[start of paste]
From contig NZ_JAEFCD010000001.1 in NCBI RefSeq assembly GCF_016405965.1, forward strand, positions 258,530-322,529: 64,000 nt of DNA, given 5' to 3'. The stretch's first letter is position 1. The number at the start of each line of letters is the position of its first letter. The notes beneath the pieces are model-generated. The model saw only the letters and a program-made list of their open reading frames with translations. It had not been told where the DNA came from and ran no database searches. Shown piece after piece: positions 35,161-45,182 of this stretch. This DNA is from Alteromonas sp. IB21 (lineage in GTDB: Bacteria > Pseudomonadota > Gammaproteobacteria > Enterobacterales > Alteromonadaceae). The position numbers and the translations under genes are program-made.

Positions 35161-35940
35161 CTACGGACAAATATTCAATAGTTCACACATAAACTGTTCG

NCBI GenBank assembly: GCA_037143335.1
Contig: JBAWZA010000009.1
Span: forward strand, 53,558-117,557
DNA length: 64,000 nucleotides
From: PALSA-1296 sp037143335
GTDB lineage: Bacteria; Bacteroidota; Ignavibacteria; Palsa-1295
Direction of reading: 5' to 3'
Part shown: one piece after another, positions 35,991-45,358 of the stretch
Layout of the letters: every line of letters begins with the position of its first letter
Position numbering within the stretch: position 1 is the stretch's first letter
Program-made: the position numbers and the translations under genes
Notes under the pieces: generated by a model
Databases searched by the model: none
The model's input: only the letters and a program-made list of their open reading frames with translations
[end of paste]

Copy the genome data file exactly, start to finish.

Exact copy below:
From contig NZ_JAEFCD010000001.1 in NCBI RefSeq assembly GCF_016405965.1, forward strand, positions 258,530-322,529: 64,000 nt of DNA, given 5' to 3'. The stretch's first letter is position 1. The number at the start of each line of letters is the position of its first letter. The notes beneath the pieces are model-generated. The model saw only the letters and a program-made list of their open reading frames with translations. It had not been told where the DNA came from and ran no database searches. Shown piece after piece: positions 35,161-45,182 of this stretch. This DNA is from Alteromonas sp. IB21 (lineage in GTDB: Bacteria > Pseudomonadota > Gammaproteobacteria > Enterobacterales > Alteromonadaceae). The position numbers and the translations under genes are program-made.

Positions 35161-35940
35161 CTACGGACAAATATTCAATAGTTCACACATAAACTGTTCG

NCBI GenBank assembly: GCA_037143335.1
Contig: JBAWZA010000009.1
Span: forward strand, 53,558-117,557
DNA length: 64,000 nucleotides
From: PALSA-1296 sp037143335
GTDB lineage: Bacteria; Bacteroidota; Ignavibacteria; Palsa-1295
Direction of reading: 5' to 3'
Part shown: one piece after another, positions 35,991-45,358 of the stretch
Layout of the letters: every line of letters begins with the position of its first letter
Position numbering within the stretch: position 1 is the stretch's first letter
Program-made: the position numbers and the translations under genes
Notes under the pieces: generated by a model
Databases searched by the model: none
The model's input: only the letters and a program-made list of their open reading frames with translations